Another neo-colonialist argument draws upon the parallels between Chinese economic activities within African states and past activities of Western colonial powers. The combination of trade, financial investment, and aid to facilitate export of raw materials to China as resembling the extractive and exploitive colonial systems of the Old Powers. Chinese economic pragmatism dogma coupled with low concerns for welfare of African population and human rights abuses, and its closeness to political elites do raise some legitimate questions upon the neo-colonialist nature of Sino-African relations.

Africa’s staggering need for infrastructure with an estimated $100 billion dollar per year for the next decade to seal Africa’s infrastructure gap. Under these circumstances, pragmatic, quick and generous Chinese foreign direct investments have been gladly welcomed by various African governments. These infrastructural development projects will contribute to improved regional economic integration of the African continent through transports connecting states and enabling swift exchange of goods and labor.

China’s alternative model of development and its combination of investment, aid and trade has been argued to provide African states with the ability to choose their own path for development and hence, increasing their independence in face of exploiting Western powers.

Viewing China as only a predatory neo-colonial state will only generate unproductive relations and undermine African states’ interests in the long-term. Some have attributed the labelling of China as a neo-colonialist state due to Western anxiety over China’s growing global affluence. This is actually a great and convincing argument. Hence, arguably, it is valid to consider that the labelling of China as a neo-colonialist or imperialist power is symptomatic of a shift in global balance of power, and hence the growing uncertainty by Western powers on how to engage or contain China.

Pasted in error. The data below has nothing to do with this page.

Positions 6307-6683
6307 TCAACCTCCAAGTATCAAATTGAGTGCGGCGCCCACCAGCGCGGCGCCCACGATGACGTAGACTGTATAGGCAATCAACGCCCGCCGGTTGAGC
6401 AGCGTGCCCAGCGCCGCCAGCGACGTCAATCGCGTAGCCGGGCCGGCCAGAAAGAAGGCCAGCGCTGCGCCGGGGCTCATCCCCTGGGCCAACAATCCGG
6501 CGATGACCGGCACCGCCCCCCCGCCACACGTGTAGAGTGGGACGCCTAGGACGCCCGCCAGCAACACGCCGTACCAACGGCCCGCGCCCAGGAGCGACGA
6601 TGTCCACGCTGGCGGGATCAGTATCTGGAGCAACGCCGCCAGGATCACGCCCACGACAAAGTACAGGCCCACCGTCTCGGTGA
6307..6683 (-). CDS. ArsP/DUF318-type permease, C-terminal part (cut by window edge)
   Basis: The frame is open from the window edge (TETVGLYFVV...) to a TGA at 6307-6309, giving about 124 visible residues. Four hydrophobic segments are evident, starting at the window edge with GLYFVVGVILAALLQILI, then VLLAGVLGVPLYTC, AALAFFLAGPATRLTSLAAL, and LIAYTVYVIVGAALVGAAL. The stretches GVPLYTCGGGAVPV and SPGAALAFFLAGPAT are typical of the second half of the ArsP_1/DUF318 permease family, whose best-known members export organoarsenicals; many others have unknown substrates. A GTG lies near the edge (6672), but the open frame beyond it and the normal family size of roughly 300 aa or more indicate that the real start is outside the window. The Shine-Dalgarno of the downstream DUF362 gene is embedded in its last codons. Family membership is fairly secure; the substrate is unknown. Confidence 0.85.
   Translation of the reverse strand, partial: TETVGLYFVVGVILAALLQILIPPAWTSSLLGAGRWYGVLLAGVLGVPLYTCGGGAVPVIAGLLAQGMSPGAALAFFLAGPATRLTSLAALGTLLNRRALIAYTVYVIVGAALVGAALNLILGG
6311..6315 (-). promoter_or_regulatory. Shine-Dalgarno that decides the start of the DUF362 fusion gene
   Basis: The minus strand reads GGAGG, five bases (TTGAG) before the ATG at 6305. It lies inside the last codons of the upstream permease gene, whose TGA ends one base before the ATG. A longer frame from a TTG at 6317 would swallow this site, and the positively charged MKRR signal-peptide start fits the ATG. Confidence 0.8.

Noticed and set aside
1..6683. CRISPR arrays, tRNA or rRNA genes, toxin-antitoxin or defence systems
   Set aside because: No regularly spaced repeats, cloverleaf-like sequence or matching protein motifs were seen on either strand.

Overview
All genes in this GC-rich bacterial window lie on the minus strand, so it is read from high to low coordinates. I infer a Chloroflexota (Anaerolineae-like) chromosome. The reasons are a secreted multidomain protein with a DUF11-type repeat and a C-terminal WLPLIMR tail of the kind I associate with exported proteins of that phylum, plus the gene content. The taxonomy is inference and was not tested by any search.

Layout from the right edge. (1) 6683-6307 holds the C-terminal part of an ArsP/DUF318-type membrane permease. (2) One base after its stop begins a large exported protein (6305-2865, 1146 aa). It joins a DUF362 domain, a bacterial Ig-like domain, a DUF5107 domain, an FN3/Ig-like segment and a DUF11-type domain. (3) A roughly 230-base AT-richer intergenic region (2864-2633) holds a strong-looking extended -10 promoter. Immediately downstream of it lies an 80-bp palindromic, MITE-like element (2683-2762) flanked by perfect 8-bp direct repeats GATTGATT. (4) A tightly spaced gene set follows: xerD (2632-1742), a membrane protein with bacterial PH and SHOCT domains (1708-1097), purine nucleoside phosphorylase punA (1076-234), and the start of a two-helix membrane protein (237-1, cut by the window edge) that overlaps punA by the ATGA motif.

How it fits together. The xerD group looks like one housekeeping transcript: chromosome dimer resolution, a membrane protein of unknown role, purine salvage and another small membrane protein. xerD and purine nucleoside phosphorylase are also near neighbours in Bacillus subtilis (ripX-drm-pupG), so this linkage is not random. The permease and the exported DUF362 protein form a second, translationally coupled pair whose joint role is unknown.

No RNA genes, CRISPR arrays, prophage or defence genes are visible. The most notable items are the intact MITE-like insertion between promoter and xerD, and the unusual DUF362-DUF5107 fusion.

One feature of colonialism that China lacks in Africa is cultural hegemony where language, culture and bureaucratic institutions remain highly influenced by previous Western colonial powers. China’s growing influence on the African continent seems inevitable and it is safe to advance that China will always play by the geopolitical game of maximizing its own national interests, defying other states. Call it neo-colonialism or not, China’s influence in Africa and other parts of the world will continue to grow. In a zero-sum reality, this means that democratic Western powers’ influence will diminish over time. In the end of the day, it is all about money and power, and many countries around the world have had enough of old exploiters such as the U.S., Great Britain, France and other old colonial powers, and are willing to go down a different direction. China offers an alternative to the predatory Western colonial powers and many countries have decided to try that new path. This is in particular evident in Africa.